Human rights interests have worked a revolutionary change upon many of the classic rules of international law as a result of the realization by states in their international practice that they have a deep interest in the way other states treat their own citizens. Critically discuss.
If we get into the historical perspectives, international law did not concern itself with the rights of individuals. The concept of sovereign equality that emerged from the Treaty of Westphalia¹ was not compatible with concerns posed from human rights. A part of this development was because States were seen as sovereigns who were free to exercise control over their territory without any interference from beyond their borders. And the conduct of States towards their subjects was an important component of this sovereign authority. Hence, the legitimate concerns of other States were therefore seen as restricted to the welfare of their own citizens abroad. Back in the early days when few individuals travelled across State borders, this was hardly a concern. It is worth mentioning that the diplomatic agents of States were the most common example of such individuals and they were accorded privileges and protections by the host State.
Over time, this veil of sovereignty has slipped as international has evolved to extend protection to individuals and to protect their human rights even within their own States. This is a relatively recent phenomenon and in the 1930s, the situation was much different. At that time, the British government decided against protesting the treatment meted out to Jews in Germany because it felt that this would amount to challenging Germany’s sovereignty. It can be stressed that the aftermath of World War II and the creation of the United Nations changed the attitudes of States themselves. The adoption of the Universal Declaration of Human Rights along with the two international covenants that gave binding force to its provisions was a watershed moment in the history of international law.
With time, as attitudes changed, it became accepted by States that they owed duties to their citizens. And this led to the adoption of certain common standards for the welfare and protection of the human rights of their citizens. The proliferation of human rights treaties and other instruments has continued to this day with the result that certain rules of international law have changed greatly. Today, Individuals enjoy the right to bring complaints under many human rights treaties. A best example of this is the Optional Protocol of the International Covenant on Civil and Political Rights². In this sense, it must be borne in mind that individuals are no longer merely objects of international law but also enjoy certain inalienable rights.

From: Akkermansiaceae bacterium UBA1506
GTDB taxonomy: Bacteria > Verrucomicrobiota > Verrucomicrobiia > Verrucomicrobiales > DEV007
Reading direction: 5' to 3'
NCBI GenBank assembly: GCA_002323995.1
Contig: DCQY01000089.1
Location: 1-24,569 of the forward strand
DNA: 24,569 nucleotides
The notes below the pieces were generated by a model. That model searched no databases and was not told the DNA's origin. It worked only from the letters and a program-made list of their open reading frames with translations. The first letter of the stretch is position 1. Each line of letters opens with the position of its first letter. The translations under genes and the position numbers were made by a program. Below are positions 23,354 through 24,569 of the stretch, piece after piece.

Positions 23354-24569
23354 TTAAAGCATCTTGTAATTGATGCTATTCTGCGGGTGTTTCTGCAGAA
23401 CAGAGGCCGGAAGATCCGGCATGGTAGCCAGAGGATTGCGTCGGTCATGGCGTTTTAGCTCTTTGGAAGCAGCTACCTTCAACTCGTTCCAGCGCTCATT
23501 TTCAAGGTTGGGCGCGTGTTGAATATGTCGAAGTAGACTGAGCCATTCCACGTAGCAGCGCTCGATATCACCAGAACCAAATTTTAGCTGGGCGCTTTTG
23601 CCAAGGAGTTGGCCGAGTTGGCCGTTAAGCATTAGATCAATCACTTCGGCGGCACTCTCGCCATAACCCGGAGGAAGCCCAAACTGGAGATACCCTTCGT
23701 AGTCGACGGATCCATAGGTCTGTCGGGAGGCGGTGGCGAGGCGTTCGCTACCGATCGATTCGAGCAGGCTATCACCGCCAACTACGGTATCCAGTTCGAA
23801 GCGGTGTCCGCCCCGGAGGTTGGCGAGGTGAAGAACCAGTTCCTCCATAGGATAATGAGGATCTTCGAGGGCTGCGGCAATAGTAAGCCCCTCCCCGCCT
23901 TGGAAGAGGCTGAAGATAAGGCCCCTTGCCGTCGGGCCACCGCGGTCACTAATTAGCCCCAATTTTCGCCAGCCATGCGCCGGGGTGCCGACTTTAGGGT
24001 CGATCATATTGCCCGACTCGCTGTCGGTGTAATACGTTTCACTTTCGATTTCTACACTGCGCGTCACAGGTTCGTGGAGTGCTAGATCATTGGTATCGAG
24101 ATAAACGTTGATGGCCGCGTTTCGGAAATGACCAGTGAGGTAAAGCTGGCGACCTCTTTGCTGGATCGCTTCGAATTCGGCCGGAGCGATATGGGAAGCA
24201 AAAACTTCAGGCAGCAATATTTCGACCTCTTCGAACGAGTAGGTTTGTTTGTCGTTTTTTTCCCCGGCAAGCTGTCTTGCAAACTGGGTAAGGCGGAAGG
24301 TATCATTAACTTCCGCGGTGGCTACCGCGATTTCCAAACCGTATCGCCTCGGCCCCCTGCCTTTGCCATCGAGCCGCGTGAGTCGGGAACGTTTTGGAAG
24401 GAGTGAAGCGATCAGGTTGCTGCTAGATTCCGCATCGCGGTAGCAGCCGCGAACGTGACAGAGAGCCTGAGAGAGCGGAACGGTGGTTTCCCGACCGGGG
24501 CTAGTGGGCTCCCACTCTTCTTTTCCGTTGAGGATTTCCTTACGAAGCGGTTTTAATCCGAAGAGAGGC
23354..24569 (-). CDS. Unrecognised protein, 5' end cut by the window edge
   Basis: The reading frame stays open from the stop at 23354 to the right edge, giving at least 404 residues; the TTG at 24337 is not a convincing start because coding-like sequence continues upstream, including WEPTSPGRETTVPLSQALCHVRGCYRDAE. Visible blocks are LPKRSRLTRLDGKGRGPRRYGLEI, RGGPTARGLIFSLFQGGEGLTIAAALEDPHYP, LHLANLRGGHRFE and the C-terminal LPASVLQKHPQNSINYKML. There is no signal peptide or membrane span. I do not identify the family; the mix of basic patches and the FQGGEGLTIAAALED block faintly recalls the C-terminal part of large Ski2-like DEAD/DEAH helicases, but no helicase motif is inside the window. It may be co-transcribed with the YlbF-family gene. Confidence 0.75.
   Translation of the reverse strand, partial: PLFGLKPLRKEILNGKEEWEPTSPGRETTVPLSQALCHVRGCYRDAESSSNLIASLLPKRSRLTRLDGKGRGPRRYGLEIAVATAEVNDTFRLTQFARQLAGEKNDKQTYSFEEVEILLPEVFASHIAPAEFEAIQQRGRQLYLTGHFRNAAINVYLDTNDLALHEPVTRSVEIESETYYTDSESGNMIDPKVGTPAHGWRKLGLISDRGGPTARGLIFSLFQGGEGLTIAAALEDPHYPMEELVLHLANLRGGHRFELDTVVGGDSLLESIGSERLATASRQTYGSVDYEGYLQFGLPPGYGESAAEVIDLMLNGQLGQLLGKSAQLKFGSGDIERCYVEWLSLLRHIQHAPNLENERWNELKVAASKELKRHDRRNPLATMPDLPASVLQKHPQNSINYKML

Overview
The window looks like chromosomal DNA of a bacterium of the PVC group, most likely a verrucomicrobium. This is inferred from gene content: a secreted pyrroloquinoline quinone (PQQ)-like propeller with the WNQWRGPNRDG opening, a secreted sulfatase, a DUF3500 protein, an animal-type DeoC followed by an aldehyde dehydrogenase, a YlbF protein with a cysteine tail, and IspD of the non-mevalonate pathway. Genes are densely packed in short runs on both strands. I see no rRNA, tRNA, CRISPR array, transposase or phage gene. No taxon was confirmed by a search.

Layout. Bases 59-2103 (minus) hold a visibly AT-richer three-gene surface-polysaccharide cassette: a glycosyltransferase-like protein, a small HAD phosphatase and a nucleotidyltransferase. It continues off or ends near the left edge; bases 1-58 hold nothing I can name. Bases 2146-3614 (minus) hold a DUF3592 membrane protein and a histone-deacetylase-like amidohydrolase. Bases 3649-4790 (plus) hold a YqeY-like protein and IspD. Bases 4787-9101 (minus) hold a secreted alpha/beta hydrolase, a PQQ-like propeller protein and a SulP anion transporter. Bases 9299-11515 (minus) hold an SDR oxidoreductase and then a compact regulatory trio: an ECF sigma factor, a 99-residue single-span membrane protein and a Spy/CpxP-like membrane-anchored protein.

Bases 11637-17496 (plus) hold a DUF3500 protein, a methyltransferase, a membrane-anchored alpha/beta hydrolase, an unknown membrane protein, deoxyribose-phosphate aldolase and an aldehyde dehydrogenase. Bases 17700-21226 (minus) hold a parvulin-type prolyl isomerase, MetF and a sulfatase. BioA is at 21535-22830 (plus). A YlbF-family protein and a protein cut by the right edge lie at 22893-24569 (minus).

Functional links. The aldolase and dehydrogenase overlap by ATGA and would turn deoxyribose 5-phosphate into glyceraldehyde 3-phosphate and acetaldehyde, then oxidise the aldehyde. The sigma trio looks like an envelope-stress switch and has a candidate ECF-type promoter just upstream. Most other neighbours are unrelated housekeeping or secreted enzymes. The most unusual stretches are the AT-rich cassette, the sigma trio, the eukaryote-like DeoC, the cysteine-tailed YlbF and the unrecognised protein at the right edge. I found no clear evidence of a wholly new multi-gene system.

Finally, the development that has taken places as regards the prohibitions against torture and genocide have become jus cogens norms of international law and are thereby inviolable and international human rights law protects women, children and refugees just to name a few vulnerable groups. The reason for such a shift in States attitudes stems from the growing realisation that citizens are assets which must be protected, and in some circumstances they may need to be protected from their own States. After such realisation, a broad consensus has been reached between States that the comity of international relations cannot be maintained in a world where citizens are treated differently by different States and that compromises on human rights for the sake of international relations are not only justifiable to their own citizens but nor do they bode well for future stability and international harmony.
¹ See, http://avalon.law.yale.edu/17th_century/westphal.asp, accessed on 16.04.13
² See, http://www.refworld.org/cgi-bin/texis/vtx/rwmain?docid=3ae6b3bf0, accessed on 16.04.13